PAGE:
Diagnosis: Gitelman Syndrome
Case Summary: Strong work! In this case, we’re presented with a patient with hypokalemia and a metabolic alkalosis (pH 7.5 = alkalemia; HCO3 36 meq/L; PCO2 48 mm Hg; for more, check out our Acid-Base tutorial). Multiple mechanisms contribute to the generation and maintenance metabolic alkalosis – check out this review of the pathophysiology of metabolic alkalosis here. The differential diagnosis for metabolic alkalosis can be broken down by volume status: volume depletion vs volume expansion. So in this case, which is it?
Here, we find a hypovolemic patient as evidenced by a relatively low blood pressure, tachycardia, and dry mucous membranes on examination. The next step to identify the etiology is to check the urine chloride (i.e. is there salt wasting?). Wait – why not the urine sodium, as we’ve done in the past to evaluate a patient’s effective circulating volume (ECV)? With increased bicarbonaturia (as is the case with a metabolic alkalosis and increased serum bicarbonate), sodium will be excreted along with bicarbonate in the urine. Thus, it becomes a less reliable marker of ECV – and we turn to our friend chloride.
In our case with a hypovolemic patient with metabolic alkalosis, urine chloride is high ( > 20 meq/L) – suggesting salt-wasting. So our differential has now been narrowed down to either Bartter syndrome, Gitelman syndrome, or diuretic use. The high urine potassium ( > 15 meq/L) in the setting of hypokalemia suggests potassium-wasting – consistent with these etiologies.
Our diuretic screen is negative, so we’re left with Bartter vs Gitelman. Bartter syndrome (there are 5 types!) mimics use of loop diuretic while Gitleman mimics use of a thiazide diuretic. How do we tell the difference? Urine calcium! Remember that thiazide diuretics increase calcium reabsorption while loop diuretics promote urinary calcium excertion. So the money test here is quantification of urinary calcium, either using a spot calcium:Cr ratio or a 24 hour urinary calcium (< 300 mg is considered “low”). The low spot Ca:Cr ratio suggests a diagnosis of Gitelman syndrome here.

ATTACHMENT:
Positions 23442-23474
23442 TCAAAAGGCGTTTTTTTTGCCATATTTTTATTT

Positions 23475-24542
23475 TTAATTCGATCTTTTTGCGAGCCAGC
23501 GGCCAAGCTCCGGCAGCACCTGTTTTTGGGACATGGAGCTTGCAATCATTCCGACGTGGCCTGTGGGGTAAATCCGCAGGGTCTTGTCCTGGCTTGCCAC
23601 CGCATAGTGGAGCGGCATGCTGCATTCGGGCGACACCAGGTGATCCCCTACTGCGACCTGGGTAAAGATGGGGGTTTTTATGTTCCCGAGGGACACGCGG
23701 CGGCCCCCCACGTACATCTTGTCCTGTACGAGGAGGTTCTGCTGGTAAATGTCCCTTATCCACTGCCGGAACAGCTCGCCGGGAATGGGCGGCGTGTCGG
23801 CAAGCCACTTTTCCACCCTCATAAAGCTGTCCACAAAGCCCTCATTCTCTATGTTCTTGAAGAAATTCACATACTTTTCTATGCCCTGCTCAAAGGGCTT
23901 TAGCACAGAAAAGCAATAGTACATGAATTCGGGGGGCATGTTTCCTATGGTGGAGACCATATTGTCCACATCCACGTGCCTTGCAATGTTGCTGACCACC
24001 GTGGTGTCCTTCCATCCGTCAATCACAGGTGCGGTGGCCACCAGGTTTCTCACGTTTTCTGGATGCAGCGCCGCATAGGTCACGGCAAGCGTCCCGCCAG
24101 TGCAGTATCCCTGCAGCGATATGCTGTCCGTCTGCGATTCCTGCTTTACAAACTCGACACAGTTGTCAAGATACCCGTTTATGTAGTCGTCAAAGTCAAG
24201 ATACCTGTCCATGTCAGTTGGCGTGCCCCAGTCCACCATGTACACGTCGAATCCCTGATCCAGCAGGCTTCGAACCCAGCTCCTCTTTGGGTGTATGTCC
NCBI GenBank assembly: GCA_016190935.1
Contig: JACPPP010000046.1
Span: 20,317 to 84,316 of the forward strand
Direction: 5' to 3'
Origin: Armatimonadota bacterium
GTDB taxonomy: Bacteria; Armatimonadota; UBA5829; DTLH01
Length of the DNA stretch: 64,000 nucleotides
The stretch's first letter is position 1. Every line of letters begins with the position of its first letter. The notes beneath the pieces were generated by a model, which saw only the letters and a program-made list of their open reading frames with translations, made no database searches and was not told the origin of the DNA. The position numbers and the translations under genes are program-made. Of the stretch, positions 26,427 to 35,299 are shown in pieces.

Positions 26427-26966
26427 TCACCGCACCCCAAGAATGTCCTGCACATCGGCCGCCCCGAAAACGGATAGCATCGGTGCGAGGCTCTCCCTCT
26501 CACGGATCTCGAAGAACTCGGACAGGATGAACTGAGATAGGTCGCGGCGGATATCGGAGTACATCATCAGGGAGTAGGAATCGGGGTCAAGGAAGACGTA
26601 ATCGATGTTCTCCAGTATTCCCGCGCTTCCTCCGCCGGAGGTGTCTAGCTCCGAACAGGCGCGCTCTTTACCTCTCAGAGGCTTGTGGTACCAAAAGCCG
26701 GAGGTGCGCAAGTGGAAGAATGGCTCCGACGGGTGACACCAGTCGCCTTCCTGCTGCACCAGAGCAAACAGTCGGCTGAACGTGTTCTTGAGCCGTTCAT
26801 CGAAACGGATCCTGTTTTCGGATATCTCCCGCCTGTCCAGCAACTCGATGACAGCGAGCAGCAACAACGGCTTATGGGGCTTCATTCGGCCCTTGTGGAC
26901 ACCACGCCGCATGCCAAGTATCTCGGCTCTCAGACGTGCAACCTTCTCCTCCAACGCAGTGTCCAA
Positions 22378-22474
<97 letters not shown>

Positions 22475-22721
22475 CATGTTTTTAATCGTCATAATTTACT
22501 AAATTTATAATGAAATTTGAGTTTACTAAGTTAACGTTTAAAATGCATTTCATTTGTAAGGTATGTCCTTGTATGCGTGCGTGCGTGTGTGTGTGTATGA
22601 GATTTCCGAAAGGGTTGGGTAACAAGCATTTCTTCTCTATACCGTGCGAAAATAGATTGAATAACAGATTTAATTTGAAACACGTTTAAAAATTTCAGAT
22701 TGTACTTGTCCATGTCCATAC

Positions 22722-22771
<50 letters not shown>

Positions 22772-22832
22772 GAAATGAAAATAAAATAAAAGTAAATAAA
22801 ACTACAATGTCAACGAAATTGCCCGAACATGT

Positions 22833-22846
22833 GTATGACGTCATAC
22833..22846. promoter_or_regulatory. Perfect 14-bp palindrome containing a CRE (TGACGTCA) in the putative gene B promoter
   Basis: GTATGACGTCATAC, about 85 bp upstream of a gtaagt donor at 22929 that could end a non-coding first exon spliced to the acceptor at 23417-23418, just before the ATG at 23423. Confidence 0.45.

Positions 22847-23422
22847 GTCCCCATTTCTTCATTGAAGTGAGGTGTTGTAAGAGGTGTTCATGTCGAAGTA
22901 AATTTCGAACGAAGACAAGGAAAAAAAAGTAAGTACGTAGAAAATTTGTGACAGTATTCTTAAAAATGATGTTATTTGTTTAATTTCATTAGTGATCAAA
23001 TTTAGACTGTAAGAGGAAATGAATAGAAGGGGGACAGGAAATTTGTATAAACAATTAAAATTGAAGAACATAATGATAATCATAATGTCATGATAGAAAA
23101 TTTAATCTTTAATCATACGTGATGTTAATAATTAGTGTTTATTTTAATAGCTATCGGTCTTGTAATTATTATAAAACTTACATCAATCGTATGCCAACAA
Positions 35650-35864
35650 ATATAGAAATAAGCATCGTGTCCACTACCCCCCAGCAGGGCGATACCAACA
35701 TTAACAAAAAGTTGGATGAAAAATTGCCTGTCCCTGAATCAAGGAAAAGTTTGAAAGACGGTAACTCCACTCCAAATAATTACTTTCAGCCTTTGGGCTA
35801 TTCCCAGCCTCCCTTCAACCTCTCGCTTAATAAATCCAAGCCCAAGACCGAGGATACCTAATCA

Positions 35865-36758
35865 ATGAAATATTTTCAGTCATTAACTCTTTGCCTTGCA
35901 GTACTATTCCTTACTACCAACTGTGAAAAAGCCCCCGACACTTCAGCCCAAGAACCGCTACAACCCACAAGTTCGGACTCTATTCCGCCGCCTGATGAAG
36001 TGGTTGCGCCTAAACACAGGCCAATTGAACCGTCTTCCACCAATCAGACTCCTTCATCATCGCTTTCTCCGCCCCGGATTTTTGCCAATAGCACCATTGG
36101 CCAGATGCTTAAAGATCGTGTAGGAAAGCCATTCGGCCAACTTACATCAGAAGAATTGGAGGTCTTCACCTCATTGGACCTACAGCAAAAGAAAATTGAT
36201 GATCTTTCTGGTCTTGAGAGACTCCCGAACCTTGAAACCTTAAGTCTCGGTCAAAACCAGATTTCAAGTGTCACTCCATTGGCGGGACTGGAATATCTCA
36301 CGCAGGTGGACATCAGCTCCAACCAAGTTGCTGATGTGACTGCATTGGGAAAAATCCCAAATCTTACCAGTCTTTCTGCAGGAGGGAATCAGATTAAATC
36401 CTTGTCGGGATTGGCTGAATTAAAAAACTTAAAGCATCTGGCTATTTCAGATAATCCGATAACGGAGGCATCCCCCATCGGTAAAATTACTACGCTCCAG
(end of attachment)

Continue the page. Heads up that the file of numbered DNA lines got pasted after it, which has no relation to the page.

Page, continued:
Gitelman syndrome (GS, first described in 1966 by Gitelman HJ et al.) is an autosomal recessive rare salt-wasting nephropathy that is due to a sodium-chloride symporter (NCC) mutation in the distal convoluted tubule (usually a mutation in the SCL12A3 gene, less commonly in the CLCNKB gene). Non-specific symptoms as in this case are typical, such as fatigue, muscle weakness, nocturia, cramps or palpitations, and patients often report thirst and salt-hunger. However, the phenotype is variable even within families. Many patients are not diagnosed until adulthood and there are likely many undiagnosed cases within the population.
In addition to hypokalemia, hypomagnesaemia due to magnesium wasting in the urine is common but not always present. Proton pump inhibitors may cause hypomagnesemia due to effects on TRMP6/7 and magnseium reabsorption, though would be unlikely to cause the other findings in this case including potassium and salt-wasting. Liddle syndrome and primary hyperaldosternism are unlikely here, given hypotension (rather than hypertension).
There is no cure for GS, and the mainstay of treatment is sodium, potassium and magnesium replacement. There is consensus agreement to target potassium > 3 meq/L and magnesium > 0.6 meq/L, though relief of symptoms should be the goal rather than fixation on strict numerical values.
One randomized control trial has studied treatments in GS, in which use of non-steroidal anti-inflammatory drugs, amiloride or eplerenone to improve serum potassium was hampered by the side-effect profiles of these medications. Information about the long-term sequelae of GS is lacking. GS has been associated with increased rates of sudden cardiac death as well as overall decreased quality of life.
Finally, here’s a table from Renal Fellow Network that summarizes heritable blood pressure disorders:
Want to take a deeper dive into GItelman syndrome? Check these out: